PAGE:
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Free online video program encourages students to start STEM studies earlier

Union Leader Correspondent

February 15. 2016 11:19PM
Willow Forbes, of Portsmouth, is a star of “STEM from the START,” a free online video series for pre-K to second-grade students. (Courtesy photo)

DURHAM — New Hampshire Public Television and Learniverse LLC have partnered together to create a free online video learning program that encourages young children to get into science, technology, engineering and math.

Those involved with the project say that STEM studies are a key to success for children today. Recently, the United States Department of Labor listed the ten most wanted skill areas. Eight of them require degrees in STEM fields.

Lauren Provost, director of science and technology outreach at Dartmouth College, says students have already formed ideas about math and science by the third grade, and it is important to target pre-K through second-grade learners so they do not fall behind in their STEM studies at an early age.

“When we miss struggling students, we miss talent and innovation,” Provost said.

“STEM from the START” features kid-friendly animated characters called QUINKS, which are aliens from outer space with a mission to learn about all of the Earth’s sciences. Learniverse came up with the concept of the QUINKS, and provided funding for the program.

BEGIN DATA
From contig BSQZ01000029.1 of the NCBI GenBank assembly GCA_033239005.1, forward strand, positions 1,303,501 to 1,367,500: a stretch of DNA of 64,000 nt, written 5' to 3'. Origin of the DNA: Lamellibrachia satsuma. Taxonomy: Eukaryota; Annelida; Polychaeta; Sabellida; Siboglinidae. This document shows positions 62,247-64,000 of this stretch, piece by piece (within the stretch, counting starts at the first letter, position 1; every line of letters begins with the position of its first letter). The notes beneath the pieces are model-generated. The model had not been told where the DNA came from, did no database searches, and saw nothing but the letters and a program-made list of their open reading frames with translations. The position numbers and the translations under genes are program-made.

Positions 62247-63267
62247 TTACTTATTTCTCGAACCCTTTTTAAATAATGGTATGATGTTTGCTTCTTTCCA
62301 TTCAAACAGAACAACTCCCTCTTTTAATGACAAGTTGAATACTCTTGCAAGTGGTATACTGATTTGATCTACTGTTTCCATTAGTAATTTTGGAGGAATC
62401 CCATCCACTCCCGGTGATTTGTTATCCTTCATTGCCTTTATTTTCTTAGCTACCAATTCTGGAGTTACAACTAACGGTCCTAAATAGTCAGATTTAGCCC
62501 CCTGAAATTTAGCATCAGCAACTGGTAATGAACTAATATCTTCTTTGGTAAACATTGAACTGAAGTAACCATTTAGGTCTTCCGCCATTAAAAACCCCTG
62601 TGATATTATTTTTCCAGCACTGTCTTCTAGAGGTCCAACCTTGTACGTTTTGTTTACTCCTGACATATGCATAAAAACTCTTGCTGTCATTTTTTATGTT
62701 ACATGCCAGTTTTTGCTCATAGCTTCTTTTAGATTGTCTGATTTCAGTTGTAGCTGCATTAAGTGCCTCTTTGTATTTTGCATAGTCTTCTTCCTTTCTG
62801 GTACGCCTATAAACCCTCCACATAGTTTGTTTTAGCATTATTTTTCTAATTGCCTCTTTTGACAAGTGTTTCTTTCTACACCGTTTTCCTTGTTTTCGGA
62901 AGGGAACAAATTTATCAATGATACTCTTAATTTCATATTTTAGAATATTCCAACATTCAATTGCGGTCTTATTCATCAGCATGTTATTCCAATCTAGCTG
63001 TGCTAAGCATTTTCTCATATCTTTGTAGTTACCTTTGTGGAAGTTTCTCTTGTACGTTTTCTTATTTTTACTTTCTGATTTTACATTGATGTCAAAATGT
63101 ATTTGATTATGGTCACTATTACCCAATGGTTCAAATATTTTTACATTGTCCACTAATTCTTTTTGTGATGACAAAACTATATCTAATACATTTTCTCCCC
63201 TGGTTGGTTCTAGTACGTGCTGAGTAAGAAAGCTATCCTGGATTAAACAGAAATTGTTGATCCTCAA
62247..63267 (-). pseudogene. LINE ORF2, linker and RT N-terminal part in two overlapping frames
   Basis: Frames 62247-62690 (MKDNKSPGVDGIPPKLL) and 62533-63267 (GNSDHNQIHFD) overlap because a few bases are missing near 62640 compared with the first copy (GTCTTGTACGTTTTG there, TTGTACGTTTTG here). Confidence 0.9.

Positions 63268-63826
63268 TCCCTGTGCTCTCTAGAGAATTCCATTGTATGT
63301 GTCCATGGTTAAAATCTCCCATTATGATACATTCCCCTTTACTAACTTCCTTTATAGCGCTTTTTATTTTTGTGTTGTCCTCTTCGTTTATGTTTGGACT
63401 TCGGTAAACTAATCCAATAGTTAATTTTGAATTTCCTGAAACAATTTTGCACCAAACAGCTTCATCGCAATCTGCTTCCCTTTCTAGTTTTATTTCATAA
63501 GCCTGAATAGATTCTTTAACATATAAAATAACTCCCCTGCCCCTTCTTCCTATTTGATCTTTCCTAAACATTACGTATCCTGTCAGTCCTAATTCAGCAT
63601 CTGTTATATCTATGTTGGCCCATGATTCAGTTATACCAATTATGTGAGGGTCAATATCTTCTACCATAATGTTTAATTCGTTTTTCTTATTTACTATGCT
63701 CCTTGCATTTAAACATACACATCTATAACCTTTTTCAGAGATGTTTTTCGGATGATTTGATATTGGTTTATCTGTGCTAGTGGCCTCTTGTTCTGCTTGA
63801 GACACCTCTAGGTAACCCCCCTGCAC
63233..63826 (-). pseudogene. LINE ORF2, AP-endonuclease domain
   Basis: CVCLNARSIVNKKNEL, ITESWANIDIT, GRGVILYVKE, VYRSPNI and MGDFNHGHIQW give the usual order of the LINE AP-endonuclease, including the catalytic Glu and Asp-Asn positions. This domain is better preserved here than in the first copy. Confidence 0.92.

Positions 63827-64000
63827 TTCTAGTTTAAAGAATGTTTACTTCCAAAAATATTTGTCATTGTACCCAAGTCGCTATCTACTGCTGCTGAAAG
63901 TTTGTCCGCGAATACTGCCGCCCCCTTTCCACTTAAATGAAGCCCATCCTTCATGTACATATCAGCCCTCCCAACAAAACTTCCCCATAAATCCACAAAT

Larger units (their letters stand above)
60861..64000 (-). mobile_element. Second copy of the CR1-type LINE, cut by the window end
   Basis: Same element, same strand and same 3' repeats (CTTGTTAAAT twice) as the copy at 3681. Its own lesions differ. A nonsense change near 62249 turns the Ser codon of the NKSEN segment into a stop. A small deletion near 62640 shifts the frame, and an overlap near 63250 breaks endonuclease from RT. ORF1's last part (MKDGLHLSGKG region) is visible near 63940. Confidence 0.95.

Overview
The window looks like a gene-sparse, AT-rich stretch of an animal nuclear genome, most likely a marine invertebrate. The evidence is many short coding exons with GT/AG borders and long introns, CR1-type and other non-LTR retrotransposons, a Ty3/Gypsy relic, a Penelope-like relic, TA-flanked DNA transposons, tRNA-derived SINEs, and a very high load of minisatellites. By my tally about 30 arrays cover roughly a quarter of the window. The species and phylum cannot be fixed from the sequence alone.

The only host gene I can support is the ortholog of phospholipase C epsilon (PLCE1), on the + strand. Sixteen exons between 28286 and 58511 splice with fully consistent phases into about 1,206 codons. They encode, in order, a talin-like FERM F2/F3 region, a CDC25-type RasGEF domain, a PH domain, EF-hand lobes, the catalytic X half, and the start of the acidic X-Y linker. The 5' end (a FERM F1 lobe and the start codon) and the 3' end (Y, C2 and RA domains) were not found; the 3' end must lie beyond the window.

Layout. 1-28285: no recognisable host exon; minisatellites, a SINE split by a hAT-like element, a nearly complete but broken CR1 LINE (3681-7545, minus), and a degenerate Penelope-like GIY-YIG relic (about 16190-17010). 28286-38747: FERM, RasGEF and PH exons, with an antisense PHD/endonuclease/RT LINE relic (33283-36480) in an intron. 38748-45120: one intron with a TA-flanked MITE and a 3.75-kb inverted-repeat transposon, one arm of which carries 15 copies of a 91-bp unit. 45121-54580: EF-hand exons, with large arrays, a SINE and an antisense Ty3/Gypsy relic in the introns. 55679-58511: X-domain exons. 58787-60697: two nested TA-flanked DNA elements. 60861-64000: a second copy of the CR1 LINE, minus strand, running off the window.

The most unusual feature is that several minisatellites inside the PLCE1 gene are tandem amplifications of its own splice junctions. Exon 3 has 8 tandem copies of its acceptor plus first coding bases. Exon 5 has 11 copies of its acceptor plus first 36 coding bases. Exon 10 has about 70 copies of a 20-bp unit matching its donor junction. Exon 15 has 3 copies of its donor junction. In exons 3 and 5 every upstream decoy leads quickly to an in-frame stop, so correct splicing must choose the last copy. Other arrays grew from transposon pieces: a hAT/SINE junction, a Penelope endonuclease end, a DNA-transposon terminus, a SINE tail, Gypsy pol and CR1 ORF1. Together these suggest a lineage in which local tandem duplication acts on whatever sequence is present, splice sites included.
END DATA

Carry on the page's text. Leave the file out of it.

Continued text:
During the videos, which are meant for use by teachers, parents and after-school providers, the QUINKS visit with people working in STEM fields. They also work to solve problems such as sorting items by their physical properties. Adults can pause the video for a “Discovery Break” to drive the lessons home.

The science lessons used are fully compliant with Next Generation Science Standards.

Provost, who also works on the Governor’s STEM Task Force focusing on recruiting girls into STEM studies, understands the inequity in early learning, and feels a personal responsibility to get “STEM from the START” into the hands of as many people as she can.

“I have struggled as a first-generation college student, hispanic female, single mother and surviver of domestic violence to complete a degree in a STEM area. All children, regardless of life circumstances, deserve every opportunity to go after the best and most rewarding careers. I feel responsible for supporting all statewide efforts that support children’s success in STEM,” Provost said.

“STEM from the START” was officially launched in Durham on Friday. More information about the program can be found at

Education Technology Durham

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